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Victory Gold: Real Salt Lake’s worst jersey?

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Let’s get nostalgic for something most people think is bad.

Real Salt Lake v Philadelphia Union
The arguably worst jersey draped on the shoulders of the arguably best Real Salt Lake player in history.
Photo by Hunter Martin/Getty Images

As we traipse through the annals of Real Salt Lake history (which is short and doesn’t take more than a few hours to skim, honestly), there is one jersey that stands above all others.

Victory Gold.

You’ve probably seen the kits. They’re gold. Or, more accurately, they’re yellow. They were Real Salt Lake’s third kit in 2010 and 2011, and

Hold on. Let me find a picture for you.

Monterrey v Real Salt Lake - Final Concacaf Champions League 2011 Photo by Alfredo Lopez/LatinContent via Getty Images

I, uh, hope that one doesn’t stir up any bad memories. We did tie that game, 2-2. It was pretty good that way. (I don’t know that this is the play that saw Kyle Beckerman receive a yellow card, but it might have been. If it is, tell me. And maybe — maybe! — I’ll apologize for it.

Anyway, the era of Victory Gold was a weird time for Real Salt Lake. We were really good in 2010 — historically good, even — and 2011 was even weirder. We went from historically good and on the precipice of a CONCACAF Champions League trophy to, uh, playing Jean Alexander and Luis Gil as forwards. Like I said, it was a weird time.

My understanding? Real Salt Lake only achieved victory once in Victory Gold. Once! And it was in the U.S. Open Cup.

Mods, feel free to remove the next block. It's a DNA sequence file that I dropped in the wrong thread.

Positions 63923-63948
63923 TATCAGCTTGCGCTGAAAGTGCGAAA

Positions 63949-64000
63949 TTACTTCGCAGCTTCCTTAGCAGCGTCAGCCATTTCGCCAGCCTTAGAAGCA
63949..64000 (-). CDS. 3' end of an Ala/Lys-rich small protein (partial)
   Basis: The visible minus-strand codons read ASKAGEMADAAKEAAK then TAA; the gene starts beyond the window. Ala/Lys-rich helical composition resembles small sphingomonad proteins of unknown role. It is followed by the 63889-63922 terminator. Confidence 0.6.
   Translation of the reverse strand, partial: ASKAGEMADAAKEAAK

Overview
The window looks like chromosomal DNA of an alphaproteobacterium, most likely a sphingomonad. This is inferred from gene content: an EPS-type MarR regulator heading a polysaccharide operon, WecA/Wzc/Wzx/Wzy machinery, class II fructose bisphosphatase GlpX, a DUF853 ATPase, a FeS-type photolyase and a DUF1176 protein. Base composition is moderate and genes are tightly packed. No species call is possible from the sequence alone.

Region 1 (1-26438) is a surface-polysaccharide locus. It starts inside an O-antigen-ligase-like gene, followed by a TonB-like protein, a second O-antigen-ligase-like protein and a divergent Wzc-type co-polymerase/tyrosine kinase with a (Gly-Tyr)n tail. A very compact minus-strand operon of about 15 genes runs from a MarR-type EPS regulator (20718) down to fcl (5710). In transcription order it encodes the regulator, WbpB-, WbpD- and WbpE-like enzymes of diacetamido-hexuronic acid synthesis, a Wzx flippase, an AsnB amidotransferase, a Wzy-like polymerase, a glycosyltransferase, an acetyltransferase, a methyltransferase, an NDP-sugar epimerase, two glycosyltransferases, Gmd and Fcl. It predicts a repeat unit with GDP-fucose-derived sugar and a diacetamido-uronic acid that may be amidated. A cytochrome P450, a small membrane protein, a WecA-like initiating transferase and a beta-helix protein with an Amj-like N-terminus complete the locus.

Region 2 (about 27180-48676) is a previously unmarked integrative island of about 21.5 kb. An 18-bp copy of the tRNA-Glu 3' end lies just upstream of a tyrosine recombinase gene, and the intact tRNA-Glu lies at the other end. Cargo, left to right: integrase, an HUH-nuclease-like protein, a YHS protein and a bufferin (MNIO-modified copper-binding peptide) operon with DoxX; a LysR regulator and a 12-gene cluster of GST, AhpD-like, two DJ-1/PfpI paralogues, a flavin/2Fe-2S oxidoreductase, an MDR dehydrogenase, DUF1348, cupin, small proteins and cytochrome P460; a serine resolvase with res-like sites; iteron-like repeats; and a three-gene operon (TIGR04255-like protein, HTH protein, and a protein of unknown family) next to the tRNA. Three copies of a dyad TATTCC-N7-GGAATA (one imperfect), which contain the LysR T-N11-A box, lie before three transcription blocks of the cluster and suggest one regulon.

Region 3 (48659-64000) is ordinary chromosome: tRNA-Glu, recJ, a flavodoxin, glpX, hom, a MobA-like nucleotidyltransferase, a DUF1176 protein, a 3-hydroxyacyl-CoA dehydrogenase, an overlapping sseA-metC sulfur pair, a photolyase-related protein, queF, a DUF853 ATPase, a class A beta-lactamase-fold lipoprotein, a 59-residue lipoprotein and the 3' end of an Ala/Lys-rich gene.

So what made this kit so bad? Not winning in it probably doesn’t help, though we don’t really feel the same level of disdain for our first year’s kits.

So I’ve done some thinking. I’ve looked at photos. I’ve contemplated. Here, let’s share another one.

I have several issues.

First: This is just the same template Real Salt Lake was burdened with for their other kits. I don’t know that it’s bad, but for a third kit, uniqueness is key. That uniqueness can’t just be the color. It was.

Second: The red socks. I mean, I get why you want to incorporate the club’s colors in it. I do! I think it’s a nice thought. I don’t think this is a nice look. Please burn it.

Third: The abject lack of victory achieved in victory gold.

For those reasons, I’m out on victory gold.

But at the same time, I also love it.

Victory Gold was part of a Real Salt Lake era when we still played soccer (I mean, that time will come again, but I miss it), but it was also a time when we played attractive soccer, identity-fueled soccer, and smart soccer. We’ve spent several years on the opposite side of that. Victory Gold makes me feel wistful, nostalgic. Good things. It was a time when we didn’t have to worry about furloughs, quarantines, and billionaires. Not in the same way, at least.

So maybe it is Real Salt Lake’s worst jersey. But if you told me we could return to an era of identity-informed soccer, but we’d have to wear that kit home and away for eternity, I’d bite your hand off at the opportunity.

Figuratively, I mean. Biting off your hand wouldn’t really be effective social distancing.

At any rate, you know who did yellow kits justice? Utah Royals FC.

Lucas Muller | RSL Soapbox

Yeah, that’s sharp.